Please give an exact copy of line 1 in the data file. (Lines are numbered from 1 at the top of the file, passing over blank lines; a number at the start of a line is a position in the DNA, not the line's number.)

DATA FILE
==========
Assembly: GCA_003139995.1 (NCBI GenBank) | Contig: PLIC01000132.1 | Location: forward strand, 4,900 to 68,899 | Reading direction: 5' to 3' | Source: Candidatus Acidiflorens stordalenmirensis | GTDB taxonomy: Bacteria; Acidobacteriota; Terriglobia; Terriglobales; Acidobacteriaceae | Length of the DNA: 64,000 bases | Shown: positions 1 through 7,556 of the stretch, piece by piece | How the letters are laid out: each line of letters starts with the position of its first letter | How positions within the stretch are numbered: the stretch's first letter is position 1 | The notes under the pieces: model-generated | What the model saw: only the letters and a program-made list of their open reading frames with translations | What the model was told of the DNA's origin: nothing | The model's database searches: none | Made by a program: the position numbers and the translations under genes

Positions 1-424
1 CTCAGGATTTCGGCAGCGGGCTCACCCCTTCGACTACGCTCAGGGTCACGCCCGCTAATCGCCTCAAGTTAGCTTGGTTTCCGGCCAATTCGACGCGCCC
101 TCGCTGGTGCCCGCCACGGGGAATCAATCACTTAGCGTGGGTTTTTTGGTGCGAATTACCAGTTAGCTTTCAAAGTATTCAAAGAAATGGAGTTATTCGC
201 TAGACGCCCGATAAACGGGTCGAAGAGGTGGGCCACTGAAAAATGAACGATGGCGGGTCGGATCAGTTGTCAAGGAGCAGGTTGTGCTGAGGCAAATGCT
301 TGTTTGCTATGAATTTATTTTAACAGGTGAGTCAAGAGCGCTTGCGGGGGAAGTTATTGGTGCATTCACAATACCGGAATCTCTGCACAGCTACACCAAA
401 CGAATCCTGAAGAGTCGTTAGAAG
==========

Assembly: GCA_003139995.1 (NCBI GenBank) | Contig: PLIC01000132.1 | Location: forward strand, 4,900 to 68,899 | Reading direction: 5' to 3' | Source: Candidatus Acidiflorens stordalenmirensis | GTDB taxonomy: Bacteria; Acidobacteriota; Terriglobia; Terriglobales; Acidobacteriaceae | Length of the DNA: 64,000 bases | Shown: positions 1 through 7,556 of the stretch, piece by piece | How the letters are laid out: each line of letters starts with the position of its first letter | How positions within the stretch are numbered: the stretch's first letter is position 1 | The notes under the pieces: model-generated | What the model saw: only the letters and a program-made list of their open reading frames with translations | What the model was told of the DNA's origin: nothing | The model's database searches: none | Made by a program: the position numbers and the translations under genes